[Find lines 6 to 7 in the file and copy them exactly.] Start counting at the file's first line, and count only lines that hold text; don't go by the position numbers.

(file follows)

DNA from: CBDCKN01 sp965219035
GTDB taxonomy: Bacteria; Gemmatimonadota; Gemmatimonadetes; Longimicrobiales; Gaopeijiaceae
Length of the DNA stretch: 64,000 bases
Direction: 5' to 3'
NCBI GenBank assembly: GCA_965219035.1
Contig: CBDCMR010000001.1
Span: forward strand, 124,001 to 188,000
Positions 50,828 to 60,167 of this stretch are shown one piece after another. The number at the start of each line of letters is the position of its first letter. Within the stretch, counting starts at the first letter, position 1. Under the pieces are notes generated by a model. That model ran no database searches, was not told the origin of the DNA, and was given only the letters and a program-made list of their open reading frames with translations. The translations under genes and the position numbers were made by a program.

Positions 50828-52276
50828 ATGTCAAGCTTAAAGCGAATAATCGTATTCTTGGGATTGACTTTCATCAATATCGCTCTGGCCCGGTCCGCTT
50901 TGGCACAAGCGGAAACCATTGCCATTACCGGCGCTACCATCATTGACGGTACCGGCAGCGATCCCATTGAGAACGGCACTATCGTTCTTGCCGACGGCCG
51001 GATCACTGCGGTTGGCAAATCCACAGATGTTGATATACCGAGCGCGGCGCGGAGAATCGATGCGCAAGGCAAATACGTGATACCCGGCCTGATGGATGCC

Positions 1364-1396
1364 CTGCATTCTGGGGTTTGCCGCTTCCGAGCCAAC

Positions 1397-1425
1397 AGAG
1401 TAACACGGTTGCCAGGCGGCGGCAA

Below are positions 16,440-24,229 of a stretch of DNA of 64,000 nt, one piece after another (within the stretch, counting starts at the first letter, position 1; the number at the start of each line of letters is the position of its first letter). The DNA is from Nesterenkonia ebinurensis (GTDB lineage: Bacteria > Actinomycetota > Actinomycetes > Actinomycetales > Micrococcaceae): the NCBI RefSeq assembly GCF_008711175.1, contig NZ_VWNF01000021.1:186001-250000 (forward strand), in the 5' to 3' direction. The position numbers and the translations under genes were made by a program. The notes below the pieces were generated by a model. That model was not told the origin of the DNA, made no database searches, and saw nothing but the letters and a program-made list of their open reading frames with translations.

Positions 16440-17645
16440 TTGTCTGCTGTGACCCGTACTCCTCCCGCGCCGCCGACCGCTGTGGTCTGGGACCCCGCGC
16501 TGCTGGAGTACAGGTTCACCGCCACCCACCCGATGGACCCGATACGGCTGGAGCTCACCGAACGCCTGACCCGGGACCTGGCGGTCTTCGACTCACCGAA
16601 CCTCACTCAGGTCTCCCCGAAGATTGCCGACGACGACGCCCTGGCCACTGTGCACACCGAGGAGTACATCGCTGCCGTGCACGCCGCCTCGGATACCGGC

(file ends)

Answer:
Contig: CBDCMR010000001.1
Span: forward strand, 124,001 to 188,000